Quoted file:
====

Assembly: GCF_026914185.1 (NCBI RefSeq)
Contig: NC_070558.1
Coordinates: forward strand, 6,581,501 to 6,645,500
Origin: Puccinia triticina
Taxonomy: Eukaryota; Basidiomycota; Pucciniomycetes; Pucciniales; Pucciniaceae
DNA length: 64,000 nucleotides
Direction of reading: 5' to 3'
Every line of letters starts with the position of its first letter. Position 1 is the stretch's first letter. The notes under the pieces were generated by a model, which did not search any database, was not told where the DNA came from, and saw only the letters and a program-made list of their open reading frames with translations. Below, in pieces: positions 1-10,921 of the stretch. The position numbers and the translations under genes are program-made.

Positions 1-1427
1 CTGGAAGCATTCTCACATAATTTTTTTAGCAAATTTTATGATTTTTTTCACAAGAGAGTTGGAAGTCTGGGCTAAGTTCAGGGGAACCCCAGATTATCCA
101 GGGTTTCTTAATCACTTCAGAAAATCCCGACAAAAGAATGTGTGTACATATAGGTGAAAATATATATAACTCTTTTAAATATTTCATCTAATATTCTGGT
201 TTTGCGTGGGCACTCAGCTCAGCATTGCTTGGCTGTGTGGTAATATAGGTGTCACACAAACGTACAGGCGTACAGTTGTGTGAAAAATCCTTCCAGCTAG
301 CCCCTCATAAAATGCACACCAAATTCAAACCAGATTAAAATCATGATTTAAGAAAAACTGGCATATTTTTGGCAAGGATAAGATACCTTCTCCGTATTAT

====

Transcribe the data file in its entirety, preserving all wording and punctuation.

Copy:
Assembly: GCF_026914185.1 (NCBI RefSeq)
Contig: NC_070558.1
Coordinates: forward strand, 6,581,501 to 6,645,500
Origin: Puccinia triticina
Taxonomy: Eukaryota; Basidiomycota; Pucciniomycetes; Pucciniales; Pucciniaceae
DNA length: 64,000 nucleotides
Direction of reading: 5' to 3'
Every line of letters starts with the position of its first letter. Position 1 is the stretch's first letter. The notes under the pieces were generated by a model, which did not search any database, was not told where the DNA came from, and saw only the letters and a program-made list of their open reading frames with translations. Below, in pieces: positions 1-10,921 of the stretch. The position numbers and the translations under genes are program-made.

Positions 1-1427
1 CTGGAAGCATTCTCACATAATTTTTTTAGCAAATTTTATGATTTTTTTCACAAGAGAGTTGGAAGTCTGGGCTAAGTTCAGGGGAACCCCAGATTATCCA
101 GGGTTTCTTAATCACTTCAGAAAATCCCGACAAAAGAATGTGTGTACATATAGGTGAAAATATATATAACTCTTTTAAATATTTCATCTAATATTCTGGT
201 TTTGCGTGGGCACTCAGCTCAGCATTGCTTGGCTGTGTGGTAATATAGGTGTCACACAAACGTACAGGCGTACAGTTGTGTGAAAAATCCTTCCAGCTAG
301 CCCCTCATAAAATGCACACCAAATTCAAACCAGATTAAAATCATGATTTAAGAAAAACTGGCATATTTTTGGCAAGGATAAGATACCTTCTCCGTATTAT